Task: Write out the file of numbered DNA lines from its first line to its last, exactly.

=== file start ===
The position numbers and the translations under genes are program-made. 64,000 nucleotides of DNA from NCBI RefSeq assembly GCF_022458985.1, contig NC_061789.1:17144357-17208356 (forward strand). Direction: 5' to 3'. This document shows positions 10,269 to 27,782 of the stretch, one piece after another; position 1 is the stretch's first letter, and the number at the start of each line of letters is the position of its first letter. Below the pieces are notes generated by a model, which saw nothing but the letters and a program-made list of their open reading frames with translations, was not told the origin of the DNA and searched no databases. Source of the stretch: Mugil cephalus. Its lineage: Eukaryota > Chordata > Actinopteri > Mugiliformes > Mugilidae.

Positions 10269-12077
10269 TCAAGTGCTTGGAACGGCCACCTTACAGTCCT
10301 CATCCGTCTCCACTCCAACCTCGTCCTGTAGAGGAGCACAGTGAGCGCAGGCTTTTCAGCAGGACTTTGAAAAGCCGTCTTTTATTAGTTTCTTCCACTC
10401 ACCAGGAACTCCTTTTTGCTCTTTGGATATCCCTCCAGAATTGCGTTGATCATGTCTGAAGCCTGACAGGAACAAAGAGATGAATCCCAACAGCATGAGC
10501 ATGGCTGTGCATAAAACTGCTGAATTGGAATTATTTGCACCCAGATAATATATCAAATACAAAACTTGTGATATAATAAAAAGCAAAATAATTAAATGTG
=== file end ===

The position numbers and the translations under genes are program-made. 64,000 nucleotides of DNA from NCBI RefSeq assembly GCF_022458985.1, contig NC_061789.1:17144357-17208356 (forward strand). Direction: 5' to 3'. This document shows positions 10,269 to 27,782 of the stretch, one piece after another; position 1 is the stretch's first letter, and the number at the start of each line of letters is the position of its first letter. Below the pieces are notes generated by a model, which saw nothing but the letters and a program-made list of their open reading frames with translations, was not told the origin of the DNA and searched no databases. Source of the stretch: Mugil cephalus. Its lineage: Eukaryota > Chordata > Actinopteri > Mugiliformes > Mugilidae.

Positions 10269-12077
10269 TCAAGTGCTTGGAACGGCCACCTTACAGTCCT
10301 CATCCGTCTCCACTCCAACCTCGTCCTGTAGAGGAGCACAGTGAGCGCAGGCTTTTCAGCAGGACTTTGAAAAGCCGTCTTTTATTAGTTTCTTCCACTC
10401 ACCAGGAACTCCTTTTTGCTCTTTGGATATCCCTCCAGAATTGCGTTGATCATGTCTGAAGCCTGACAGGAACAAAGAGATGAATCCCAACAGCATGAGC
10501 ATGGCTGTGCATAAAACTGCTGAATTGGAATTATTTGCACCCAGATAATATATCAAATACAAAACTTGTGATATAATAAAAAGCAAAATAATTAAATGTG